1 tsp curry powder (optional)
100g (1/3rd mug) lukewarm water
10g fresh yeast 4p (from Sainsbury's - free from Asda)
25g sunflower oil from s-d-tomatoes (free)

Topping:Half a tin of tomatoes, reduced, with a tsp soya sauce and dried herbs - 20p
One sliced mushroom and tomato - 10p(?)
A little Roasted red pepper - 10p
3 s-d-tomatoes, chopped - 20p 
A sprinkle of nutritional yeast (nooch) and oregano - pennies 


TWEETING MY LATEST PIZZA (to #veganrecipehour and #realbreadcampaign)

I made a vegan pizza for dinner yesterday, and I wanted to tweet the procedure I used in assembling it. Just one pic of the finished product doesn't convey the whole story.

However,Twitter absolutely refused to let me upload pics from either my iPhone 5 or my MacBook; I kept getting this msg:

Uploading photo failed! Please try again later.

So, I'm going to pretend I'm tweeting from here!


Building a  pizza: H/m T/sauce&hummus w. asparagus and roasted red pepper   

Thursday, 14 May 2015

REAL BREAD WEEK (9-15th May 2015)

The week of 9-15th May 2015 is Real Bread Week, organised by The Real Bread Campaign when everyone is encouraged to make their own Real Bread.

Here's how the week went for me:

Monday 11th May
I was short of bread for myself - so I made this seeded loaf with toasted sesame seeds.

And I was due at a coffee morning on Tuesday, so I made a batch of 
Chelsea buns (plus a GF, vegan chocolate cake for a coeliac friend who attends) for a coffee morning.

Tuesday 12th May

My usual session at Myday services this week had been moved to Thursday afternoon, so I was able to get to Taunton Association of the Homeless much earlier - 3pm instead of 3.45.

Early as I was, I found one of my students already in the training kitchen, making some frying pan soda bread!

On the menu was a lentil and potato stew or hash, which we then go on to make pasties with, so we quickly got cracking with that!

We were soon joined by 2 more students who set to to make the dough for the pasties. Once these were shaped and proving, the 1st student made another soda bread in the frying pan - at the same time, teaching one of the other students, whose first session this was.

Lentil and potato pasties and frying pan soda bread 

Tuesday, 12 May 2015

INTERMITTENT FASTING - a de-luxe 5:2 fast day with a difference



I only decided during Thursday morning this week, that if I wanted to get a fast in this week, I’d better get on with it. I rarely have breakfast these days, so that was a good start.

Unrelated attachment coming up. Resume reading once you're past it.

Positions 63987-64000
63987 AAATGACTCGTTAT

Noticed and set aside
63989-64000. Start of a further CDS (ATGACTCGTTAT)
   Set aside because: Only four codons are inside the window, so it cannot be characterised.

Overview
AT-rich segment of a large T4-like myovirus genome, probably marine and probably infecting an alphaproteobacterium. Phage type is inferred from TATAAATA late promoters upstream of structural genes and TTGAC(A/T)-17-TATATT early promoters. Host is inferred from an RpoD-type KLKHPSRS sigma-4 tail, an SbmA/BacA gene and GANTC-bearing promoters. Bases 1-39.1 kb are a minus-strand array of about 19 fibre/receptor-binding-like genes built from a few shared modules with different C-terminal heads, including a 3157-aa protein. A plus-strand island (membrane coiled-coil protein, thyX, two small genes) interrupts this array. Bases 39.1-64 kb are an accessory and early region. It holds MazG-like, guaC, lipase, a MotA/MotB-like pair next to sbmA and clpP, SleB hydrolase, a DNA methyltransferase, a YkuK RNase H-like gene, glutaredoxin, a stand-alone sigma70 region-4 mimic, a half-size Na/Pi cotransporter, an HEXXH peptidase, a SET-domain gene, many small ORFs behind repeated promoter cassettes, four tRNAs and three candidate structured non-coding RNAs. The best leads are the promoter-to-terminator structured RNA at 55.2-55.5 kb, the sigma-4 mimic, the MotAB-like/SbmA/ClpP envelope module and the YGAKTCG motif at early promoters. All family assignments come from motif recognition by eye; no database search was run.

My initial thoughts were that I’d have a low calorie dinner – something like a 150 calorie (or less) veg curry - and not eat until lunchtime on the Friday. However, during the morning I made a batch of Chelsea buns (much prefer them to hot cross buns). I wanted to drop some off at the local garage where the guys had done me a huge favour (long story, won’t bore you with it here, but it involved a dead battery for the second time in a month), and wouldn’t accept payment.

In the afternoon on the way back, walking past the pub, a little voice in my head said, “Why not a swift half?”
Me: “But I’m supposed to be fasting!”
Little voice: “You can always build it into a FD – just count the calories.”

So that’s what I did. And a half of Buncombe golden bitter went down a treat. Checking later on I found it was 111 cals.

It was only then that I thought I’d turn my FD into a DL (De Luxe Fast Day), one with all the trimmings, and just see how much bang I could get for my buck.

I made the veg curry – spiced with Frank’s chilli sauce and a teaspoon of my home made curry powder:

134g chopped onion
white cabbage
green cabbage
carrot
cauliflower
1/2 teaspoon mixed herbs
8g Franks Chilli sauce
5g curry powder
400g tinned tomatoes - 76

I still can’t get over just how flavoursome a simple veg stew with a tin of tomatoes can be – however, I added 10g of soya sauce and a tsp of bouillon powder.

A small saucepan full to the brim (before cooking) amounted to 250 calories and made about 7 large serving spoons – 3 and a half of which just filled up a side plate. I needed some carbs, and, rather than using rice, I decided to have some curried potato wedges. 150g of microwaved potato, quartered and fried with a few squirts of One-Cal and a sprinkle of curry powder came in at 115 cals.

So the meal itself came to 240 cals (125+115).

I enjoy a drink before dinner, so I had a small glass (200g) of home made stout (74 cals) and I poured myself 50g of wine (45) to have with it. However, I’ve taught myself to be so abstemious with wine that I only drank just over half of it, pouring the rest back in the bottle and saving myself 20 cals.

This brought my tally for booze – including the Buncombe, earlier - to 210.

So, 240+210=450, leaving me with 150 cals to play with. I still hadn’t tasted my Chelsea buns, yet, and worked out that each one would be 277 cals. Half of one – 139 cals – would leave me 11 calories short of my allowed 600.

So, my FD included an afternoon beer, a pre-dinner glass of stout, a (miniscule) glass of wine, a veg curry with curried wedges, and half a Chelsea bun.

There’s never any need to feel deprived on this WOL!